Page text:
“I think it speaks volumes to how there are no boundaries or borders in soccer. It’s all about how people share the same love for the game,” he says. “It doesn’t matter what color skin you have, what gender you are, your physical condition, what country you’re from, or what language you speak. None of that matters.”
What matters is the power in each player’s game.
A Story to Tell
As a part of the Powerade campaign, Calabria will attend and take part in the NYC Kicking + Screening Soccer Film Festival on April 10. A 2-minute mini-documentary highlighting Calabria’s life story (featured below) will showcase at the event. Calabria says he was blown away by the final product that includes home videos his father, the family documentarian, recorded of him growing up.
“It makes me really appreciative of my parents and how supportive they were. Watching the video really highlights that,” Nico says.
After sharing his powerful story with other soccer enthusiasts, he will participate in a brief Q&A at the festival. For the soccer standout, the session will be a much-anticipated “warm-up” before joining Andrés Iniesta in Barcelona for an official Powerade media day later this month. Calabria couldn’t be more thrilled.
“It’s surreal and crazy that I get to meet one of the most dominating offensive midfielders in the game right now,” he said.
But ultimately, “I’m just so lucky to have this international platform to tell my story,” he adds.
Future Goals On and Off the Field
Once the campaign is all said and done, Calabria plans to attend Colorado College. He aspires to one day become a motivational speaker, coach and teacher and share his message of accomplishing personal goals with differences in ability.
Nico at summit of Mt. Kilimanjaro
While reminiscing about his own accomplishments and looking ahead to the future, Calabria recounted two life-defining memories that truly depict the dedication and compassion this young athlete and leader embodies.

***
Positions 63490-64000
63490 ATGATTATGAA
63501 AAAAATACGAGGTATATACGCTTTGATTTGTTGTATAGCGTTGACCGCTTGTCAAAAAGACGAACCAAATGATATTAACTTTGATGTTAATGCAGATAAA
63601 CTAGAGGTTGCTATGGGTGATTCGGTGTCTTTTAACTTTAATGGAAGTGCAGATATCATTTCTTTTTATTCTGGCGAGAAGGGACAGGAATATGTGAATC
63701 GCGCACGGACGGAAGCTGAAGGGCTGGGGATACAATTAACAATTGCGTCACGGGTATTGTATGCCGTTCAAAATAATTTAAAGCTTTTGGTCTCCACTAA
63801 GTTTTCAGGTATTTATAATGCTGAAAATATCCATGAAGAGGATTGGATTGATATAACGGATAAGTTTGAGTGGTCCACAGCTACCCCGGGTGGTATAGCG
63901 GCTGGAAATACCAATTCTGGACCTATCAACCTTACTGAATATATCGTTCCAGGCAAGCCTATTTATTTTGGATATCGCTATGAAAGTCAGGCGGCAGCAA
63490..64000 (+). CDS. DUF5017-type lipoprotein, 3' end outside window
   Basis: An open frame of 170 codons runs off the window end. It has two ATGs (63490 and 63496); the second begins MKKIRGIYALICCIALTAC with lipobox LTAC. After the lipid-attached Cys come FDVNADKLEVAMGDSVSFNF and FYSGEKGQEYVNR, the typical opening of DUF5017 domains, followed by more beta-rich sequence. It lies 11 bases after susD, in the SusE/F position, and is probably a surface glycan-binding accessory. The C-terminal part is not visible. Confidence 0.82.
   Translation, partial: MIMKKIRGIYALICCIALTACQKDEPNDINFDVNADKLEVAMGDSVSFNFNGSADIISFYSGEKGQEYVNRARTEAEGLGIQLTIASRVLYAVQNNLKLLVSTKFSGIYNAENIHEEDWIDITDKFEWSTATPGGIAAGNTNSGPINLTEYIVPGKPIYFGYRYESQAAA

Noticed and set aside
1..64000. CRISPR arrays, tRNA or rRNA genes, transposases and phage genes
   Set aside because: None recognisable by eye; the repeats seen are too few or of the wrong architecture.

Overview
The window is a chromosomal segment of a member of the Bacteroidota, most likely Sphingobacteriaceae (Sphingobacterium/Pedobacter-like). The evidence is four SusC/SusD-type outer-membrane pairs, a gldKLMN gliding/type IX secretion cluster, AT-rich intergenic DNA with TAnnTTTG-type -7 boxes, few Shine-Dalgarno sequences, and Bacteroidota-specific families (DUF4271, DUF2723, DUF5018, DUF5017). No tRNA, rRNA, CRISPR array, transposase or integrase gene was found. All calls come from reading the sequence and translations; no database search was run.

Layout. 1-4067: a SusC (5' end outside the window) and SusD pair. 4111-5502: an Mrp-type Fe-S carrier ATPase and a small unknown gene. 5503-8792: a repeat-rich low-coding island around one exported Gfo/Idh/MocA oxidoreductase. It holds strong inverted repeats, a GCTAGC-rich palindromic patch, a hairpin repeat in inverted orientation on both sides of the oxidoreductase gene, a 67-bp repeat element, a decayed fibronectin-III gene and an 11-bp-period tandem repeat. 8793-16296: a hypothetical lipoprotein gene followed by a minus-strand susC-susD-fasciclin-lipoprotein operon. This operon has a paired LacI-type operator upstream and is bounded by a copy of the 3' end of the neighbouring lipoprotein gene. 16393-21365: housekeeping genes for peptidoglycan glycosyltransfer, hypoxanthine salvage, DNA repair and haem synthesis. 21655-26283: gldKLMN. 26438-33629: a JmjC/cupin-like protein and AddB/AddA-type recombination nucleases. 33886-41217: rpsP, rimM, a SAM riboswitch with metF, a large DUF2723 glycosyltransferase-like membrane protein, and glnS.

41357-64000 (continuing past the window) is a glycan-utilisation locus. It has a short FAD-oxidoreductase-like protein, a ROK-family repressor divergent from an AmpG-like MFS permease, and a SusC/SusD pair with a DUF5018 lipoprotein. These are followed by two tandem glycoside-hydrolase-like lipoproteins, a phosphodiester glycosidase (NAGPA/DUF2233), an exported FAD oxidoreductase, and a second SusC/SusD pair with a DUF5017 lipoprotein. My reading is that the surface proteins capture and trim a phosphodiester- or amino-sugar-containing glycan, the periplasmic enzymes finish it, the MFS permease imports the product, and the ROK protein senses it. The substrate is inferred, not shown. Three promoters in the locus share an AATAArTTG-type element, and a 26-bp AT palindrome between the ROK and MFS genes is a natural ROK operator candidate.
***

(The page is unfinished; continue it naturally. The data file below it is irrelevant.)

Off the field was his “coming of age adventure.” At age 13, he became the first person to ever summit Mt. Kilimanjaro on crutches. During this rite of passage, he raised more than $100,000 for a charity with a particular importance to Calabria, the Free Wheelchair Mission.
On the field, he says his biggest accomplishment was scoring a goal against the Mexican National Amputee Team, winning 2-1. It was his first game playing for the U.S. National team and a true testament to the idea that there really is power in every game.
“It was a proud moment to wear my country’s colors and hear the national anthem and to realize that you’re playing for more than a team victory, you’re playing to represent your country.”
The budding star will represent the United States at the 2014 Amputee Football World Cup on Nov. 30 in the City of Culiacan, Sinaloa, Mexico. And he won't stop there.
“I’m planning on being a part of the team for the rest of my life, until I can’t play anymore. I have another 25 to 30 years ahead of me… as long as my body can keep up with it,” he concludes.
If you haven't seen it yet, check out this incredible goal Calabria scored during a high school varsity game that made him a YouTube sensation.